If your child is firmly stuck in their beige diet, there is a lot you can do to add variety to their diet without making color changes. In fact, the best way to make change is to move at a very slow pace.
Find foods that are as similar as possible to the ones your child already likes. This strategy is called Food Chaining and we have a whole article about it.
If your child loves crackers, expose them to as many crackers as you can think of. Each time you go grocery shopping, buy something just a little different.
If your child loves saltine crackers, buy a few different brands to start. Buy some that are salted and some that are unsalted. Then move on to Club crackers, a very similar option. Try other white crackers such as water crackers and butter crackers. Before you know it, you will have moved on to whole grain crackers, pretzels, and peanut butter sandwich crackers!
Food Prep Activities
Have your child help in whatever way they can when you are preparing a meal or snack. Can they pour or stir something? Can they help you chop the fruits or veggies? Kids love to cut because it’s such an adult task and makes them feel grown up. These Nylon knives are safe for kids age 4+. If your child is younger, this wooden knife is a great option. My son loves using it to help me chop softer foods. We have an article about toddlers using knives if you want to read more about this.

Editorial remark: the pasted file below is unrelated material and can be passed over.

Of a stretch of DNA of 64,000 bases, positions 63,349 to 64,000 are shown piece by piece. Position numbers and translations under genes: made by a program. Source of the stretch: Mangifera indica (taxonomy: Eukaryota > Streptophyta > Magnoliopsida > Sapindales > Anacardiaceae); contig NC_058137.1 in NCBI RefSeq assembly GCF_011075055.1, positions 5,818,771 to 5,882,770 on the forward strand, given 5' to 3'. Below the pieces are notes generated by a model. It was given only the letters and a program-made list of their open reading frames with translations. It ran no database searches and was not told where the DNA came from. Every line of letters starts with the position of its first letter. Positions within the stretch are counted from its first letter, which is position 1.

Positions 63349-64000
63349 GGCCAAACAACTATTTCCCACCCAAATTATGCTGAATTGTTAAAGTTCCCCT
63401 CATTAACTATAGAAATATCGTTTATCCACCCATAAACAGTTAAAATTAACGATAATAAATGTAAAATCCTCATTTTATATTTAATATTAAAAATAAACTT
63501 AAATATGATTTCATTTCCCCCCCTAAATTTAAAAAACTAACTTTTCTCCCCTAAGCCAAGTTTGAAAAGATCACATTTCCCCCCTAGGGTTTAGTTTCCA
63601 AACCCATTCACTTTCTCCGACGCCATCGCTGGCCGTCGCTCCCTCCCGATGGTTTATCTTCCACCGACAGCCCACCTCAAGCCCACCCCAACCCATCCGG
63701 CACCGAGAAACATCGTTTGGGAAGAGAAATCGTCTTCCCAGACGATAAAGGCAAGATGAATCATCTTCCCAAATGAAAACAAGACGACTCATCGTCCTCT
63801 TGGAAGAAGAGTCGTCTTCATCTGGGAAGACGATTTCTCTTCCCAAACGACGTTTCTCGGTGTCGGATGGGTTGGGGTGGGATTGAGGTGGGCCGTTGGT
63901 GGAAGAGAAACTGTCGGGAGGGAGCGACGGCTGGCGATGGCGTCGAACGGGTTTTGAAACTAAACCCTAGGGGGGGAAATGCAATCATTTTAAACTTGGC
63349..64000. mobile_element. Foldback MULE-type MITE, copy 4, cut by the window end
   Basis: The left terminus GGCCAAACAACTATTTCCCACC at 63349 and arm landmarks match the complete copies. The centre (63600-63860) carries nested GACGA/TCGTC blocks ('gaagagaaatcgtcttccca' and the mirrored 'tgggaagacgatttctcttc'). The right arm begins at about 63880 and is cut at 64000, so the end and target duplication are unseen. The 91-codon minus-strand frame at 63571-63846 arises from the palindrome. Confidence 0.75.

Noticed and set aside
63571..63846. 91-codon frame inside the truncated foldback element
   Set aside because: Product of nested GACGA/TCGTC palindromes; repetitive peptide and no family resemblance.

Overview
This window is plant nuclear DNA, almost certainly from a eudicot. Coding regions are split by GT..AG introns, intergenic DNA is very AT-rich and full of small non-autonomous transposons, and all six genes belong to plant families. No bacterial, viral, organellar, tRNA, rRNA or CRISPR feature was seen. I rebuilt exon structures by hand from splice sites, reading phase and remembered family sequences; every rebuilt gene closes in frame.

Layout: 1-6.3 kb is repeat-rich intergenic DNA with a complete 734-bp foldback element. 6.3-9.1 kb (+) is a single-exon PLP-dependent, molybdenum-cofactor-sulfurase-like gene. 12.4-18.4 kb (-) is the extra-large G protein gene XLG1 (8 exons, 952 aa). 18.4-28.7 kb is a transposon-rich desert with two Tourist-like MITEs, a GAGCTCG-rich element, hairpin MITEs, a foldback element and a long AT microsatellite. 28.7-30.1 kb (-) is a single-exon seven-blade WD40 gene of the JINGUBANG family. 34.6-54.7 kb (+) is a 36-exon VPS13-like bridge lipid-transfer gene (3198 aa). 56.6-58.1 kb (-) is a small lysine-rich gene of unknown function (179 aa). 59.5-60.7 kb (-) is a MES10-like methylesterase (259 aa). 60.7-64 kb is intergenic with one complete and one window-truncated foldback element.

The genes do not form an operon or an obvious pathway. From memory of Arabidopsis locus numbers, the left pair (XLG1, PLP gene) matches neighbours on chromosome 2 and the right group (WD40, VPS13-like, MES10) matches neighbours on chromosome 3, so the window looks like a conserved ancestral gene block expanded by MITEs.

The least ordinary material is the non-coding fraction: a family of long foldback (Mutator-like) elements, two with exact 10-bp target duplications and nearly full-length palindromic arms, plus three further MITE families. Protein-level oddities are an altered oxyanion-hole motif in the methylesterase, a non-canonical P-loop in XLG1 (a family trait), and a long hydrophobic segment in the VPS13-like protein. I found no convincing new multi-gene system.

- [ABILITY TRAINING] Montessori wooden knife specially designed for kids aged 2-5, can cook in the kitchen with mother since childhood to enhance cognition and hands-on ability.
- [SAFETY] Natural beech wood material, whole body polished rounded corners, no sharp cutting edges, rest assured to let children play their nature freely.
When kids are focused on being helpful and learning new things, they are more motivated to interact with new foods. The more comfortable they get with touching new foods, the more likely that they will eventually eat them!
Food Play Activities